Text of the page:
Nashville, TN, January 26, 2019 --(PR.com
)-- The Nashville Chapter of Citizens Commission on Human Rights (CCHR Nashville) will have a special workshop in late January to confront a serious topic: overcoming past trauma.
CCHR is known as an advocate for human rights, especially as relates to patients’ rights in the field of mental health. Per the international CCHR website, cchr.org, “CCHR has long fought to restore basic inalienable human rights to the field of mental health, including, but not limited to, full informed consent regarding the medical legitimacy of psychiatric diagnosis, the risks of psychiatric treatments, the right to all available medical alternatives and the right to refuse any treatment considered harmful.”
During this workshop, attendees will hear from experts on the best ways to deal with past trauma, and how to overcome this through natural health tips and exercises.
“CCHR is committed to helping people learn their rights, and this includes ways to handle trauma without mind altering drugs,” says CCHR Volunteer, Julie Brinker.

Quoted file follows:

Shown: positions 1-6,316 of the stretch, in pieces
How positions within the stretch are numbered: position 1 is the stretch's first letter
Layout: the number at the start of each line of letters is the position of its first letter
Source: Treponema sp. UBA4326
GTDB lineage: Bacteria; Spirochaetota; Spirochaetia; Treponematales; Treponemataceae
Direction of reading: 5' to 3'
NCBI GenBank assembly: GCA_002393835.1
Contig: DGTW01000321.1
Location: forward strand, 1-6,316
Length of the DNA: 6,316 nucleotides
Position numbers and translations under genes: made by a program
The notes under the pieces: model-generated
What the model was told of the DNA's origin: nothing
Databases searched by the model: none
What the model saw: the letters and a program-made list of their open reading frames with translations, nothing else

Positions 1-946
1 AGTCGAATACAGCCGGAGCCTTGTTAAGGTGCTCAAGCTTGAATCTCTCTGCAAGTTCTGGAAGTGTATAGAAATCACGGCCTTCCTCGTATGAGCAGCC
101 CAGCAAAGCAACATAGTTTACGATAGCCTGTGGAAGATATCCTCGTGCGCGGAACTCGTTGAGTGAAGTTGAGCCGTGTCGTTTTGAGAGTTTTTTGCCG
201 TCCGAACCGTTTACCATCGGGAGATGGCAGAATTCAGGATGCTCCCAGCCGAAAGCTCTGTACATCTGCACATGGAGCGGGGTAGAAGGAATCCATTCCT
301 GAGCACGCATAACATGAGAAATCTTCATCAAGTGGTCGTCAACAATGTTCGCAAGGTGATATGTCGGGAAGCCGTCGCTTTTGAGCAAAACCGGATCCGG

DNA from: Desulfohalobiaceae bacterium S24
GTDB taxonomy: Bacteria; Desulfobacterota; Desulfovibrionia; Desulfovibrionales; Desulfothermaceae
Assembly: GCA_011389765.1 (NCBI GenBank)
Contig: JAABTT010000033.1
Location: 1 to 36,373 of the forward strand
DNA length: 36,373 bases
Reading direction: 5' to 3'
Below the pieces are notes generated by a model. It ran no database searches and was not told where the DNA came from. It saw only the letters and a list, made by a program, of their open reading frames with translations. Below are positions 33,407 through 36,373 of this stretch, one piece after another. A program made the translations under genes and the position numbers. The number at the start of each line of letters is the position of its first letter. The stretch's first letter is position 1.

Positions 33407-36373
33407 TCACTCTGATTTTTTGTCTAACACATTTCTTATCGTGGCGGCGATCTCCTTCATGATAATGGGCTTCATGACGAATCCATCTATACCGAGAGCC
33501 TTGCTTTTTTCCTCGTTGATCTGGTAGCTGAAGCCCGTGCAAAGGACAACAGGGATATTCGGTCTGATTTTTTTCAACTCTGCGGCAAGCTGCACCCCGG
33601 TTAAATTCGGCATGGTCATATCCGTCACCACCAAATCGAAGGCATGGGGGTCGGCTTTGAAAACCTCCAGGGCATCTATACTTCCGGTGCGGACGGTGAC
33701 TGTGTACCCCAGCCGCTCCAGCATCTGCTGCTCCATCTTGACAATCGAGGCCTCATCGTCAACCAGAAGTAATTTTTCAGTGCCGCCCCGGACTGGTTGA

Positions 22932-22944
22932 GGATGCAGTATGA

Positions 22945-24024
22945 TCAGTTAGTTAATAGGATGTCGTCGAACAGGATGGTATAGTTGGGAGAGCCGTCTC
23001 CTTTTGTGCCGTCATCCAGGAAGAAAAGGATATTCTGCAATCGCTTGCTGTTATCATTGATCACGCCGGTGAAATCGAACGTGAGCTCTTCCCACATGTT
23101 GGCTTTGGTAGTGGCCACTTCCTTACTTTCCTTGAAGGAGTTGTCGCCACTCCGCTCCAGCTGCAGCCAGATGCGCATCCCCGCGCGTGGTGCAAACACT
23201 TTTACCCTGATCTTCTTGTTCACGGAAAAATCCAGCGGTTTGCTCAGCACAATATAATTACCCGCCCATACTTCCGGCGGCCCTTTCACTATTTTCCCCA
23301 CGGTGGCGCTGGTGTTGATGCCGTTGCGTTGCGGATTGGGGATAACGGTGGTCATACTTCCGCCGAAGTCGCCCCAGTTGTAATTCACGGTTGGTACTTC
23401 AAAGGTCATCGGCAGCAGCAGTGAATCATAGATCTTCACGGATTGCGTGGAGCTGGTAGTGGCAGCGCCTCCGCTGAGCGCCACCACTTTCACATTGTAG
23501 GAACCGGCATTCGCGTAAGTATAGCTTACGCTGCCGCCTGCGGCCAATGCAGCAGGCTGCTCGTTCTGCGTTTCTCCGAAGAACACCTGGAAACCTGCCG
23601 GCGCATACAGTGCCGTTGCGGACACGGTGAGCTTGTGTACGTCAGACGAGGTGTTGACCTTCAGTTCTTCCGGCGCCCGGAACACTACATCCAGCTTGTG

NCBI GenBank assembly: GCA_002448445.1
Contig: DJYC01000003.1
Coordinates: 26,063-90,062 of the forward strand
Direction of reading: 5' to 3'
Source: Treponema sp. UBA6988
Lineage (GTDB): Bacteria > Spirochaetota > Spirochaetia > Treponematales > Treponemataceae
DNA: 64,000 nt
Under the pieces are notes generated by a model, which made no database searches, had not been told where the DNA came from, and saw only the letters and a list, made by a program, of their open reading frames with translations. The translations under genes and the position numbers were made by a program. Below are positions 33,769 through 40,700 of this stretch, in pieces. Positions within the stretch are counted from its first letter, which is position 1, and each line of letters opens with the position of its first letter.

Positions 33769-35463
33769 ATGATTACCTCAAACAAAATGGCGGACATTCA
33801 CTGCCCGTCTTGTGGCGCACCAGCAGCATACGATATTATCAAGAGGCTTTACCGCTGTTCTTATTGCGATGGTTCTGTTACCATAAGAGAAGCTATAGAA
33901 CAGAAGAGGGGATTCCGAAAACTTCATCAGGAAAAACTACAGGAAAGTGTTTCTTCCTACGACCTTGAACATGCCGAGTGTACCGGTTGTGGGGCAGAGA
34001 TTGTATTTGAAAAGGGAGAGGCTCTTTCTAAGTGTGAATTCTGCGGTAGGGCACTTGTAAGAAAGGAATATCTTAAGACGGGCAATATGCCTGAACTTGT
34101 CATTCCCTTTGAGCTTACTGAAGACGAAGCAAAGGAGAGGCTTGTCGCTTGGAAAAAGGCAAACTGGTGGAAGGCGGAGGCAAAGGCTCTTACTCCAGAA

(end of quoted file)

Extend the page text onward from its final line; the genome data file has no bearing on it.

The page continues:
CCHR Nashville regularly hosts events and meetings with local leaders who give insight into patients’ rights, parents’ rights and more.
CCHR is a non-profit, non-political, non-religious mental health watchdog. Its mission is to eradicate abuses committed under the guise of mental health and enact patient and consumer protections. CCHR receives reports about abuses in the field of mental health and is especially interested in situations where persons experienced abuse or damage due to a false diagnosis or unwanted and harmful psychiatric treatments, such as psychiatric drugs, electroshock (ECT) and electronic or magnetic brain stimulation (TMS). CCHR is often able to assist with filing complaints, and can work with a person’s attorney to further investigate the case. To contact CCHR Nashville for more information, visit cchrnashville.org.